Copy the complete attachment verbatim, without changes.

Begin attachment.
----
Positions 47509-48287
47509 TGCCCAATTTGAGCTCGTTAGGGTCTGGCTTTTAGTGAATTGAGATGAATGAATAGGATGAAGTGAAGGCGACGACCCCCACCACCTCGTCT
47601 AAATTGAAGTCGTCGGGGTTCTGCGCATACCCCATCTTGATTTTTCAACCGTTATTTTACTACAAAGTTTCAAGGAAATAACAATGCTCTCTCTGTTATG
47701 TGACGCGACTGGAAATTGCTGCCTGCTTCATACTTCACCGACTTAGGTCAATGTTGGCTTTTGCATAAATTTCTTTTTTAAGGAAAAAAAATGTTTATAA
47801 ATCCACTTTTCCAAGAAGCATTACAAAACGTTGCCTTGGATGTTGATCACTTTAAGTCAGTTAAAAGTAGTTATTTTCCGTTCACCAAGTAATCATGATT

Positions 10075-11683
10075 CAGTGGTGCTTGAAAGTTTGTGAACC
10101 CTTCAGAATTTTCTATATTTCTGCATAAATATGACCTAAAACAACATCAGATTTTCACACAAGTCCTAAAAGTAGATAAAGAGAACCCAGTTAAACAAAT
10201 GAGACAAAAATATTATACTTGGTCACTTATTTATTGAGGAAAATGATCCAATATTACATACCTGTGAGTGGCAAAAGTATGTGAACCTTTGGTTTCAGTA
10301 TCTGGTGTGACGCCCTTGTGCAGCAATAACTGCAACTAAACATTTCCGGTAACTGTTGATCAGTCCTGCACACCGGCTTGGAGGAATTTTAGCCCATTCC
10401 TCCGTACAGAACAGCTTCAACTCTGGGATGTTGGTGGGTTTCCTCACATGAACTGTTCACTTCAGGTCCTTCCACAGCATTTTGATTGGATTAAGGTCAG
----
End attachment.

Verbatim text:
Positions 47509-48287
47509 TGCCCAATTTGAGCTCGTTAGGGTCTGGCTTTTAGTGAATTGAGATGAATGAATAGGATGAAGTGAAGGCGACGACCCCCACCACCTCGTCT
47601 AAATTGAAGTCGTCGGGGTTCTGCGCATACCCCATCTTGATTTTTCAACCGTTATTTTACTACAAAGTTTCAAGGAAATAACAATGCTCTCTCTGTTATG
47701 TGACGCGACTGGAAATTGCTGCCTGCTTCATACTTCACCGACTTAGGTCAATGTTGGCTTTTGCATAAATTTCTTTTTTAAGGAAAAAAAATGTTTATAA
47801 ATCCACTTTTCCAAGAAGCATTACAAAACGTTGCCTTGGATGTTGATCACTTTAAGTCAGTTAAAAGTAGTTATTTTCCGTTCACCAAGTAATCATGATT

Positions 10075-11683
10075 CAGTGGTGCTTGAAAGTTTGTGAACC
10101 CTTCAGAATTTTCTATATTTCTGCATAAATATGACCTAAAACAACATCAGATTTTCACACAAGTCCTAAAAGTAGATAAAGAGAACCCAGTTAAACAAAT
10201 GAGACAAAAATATTATACTTGGTCACTTATTTATTGAGGAAAATGATCCAATATTACATACCTGTGAGTGGCAAAAGTATGTGAACCTTTGGTTTCAGTA
10301 TCTGGTGTGACGCCCTTGTGCAGCAATAACTGCAACTAAACATTTCCGGTAACTGTTGATCAGTCCTGCACACCGGCTTGGAGGAATTTTAGCCCATTCC
10401 TCCGTACAGAACAGCTTCAACTCTGGGATGTTGGTGGGTTTCCTCACATGAACTGTTCACTTCAGGTCCTTCCACAGCATTTTGATTGGATTAAGGTCAG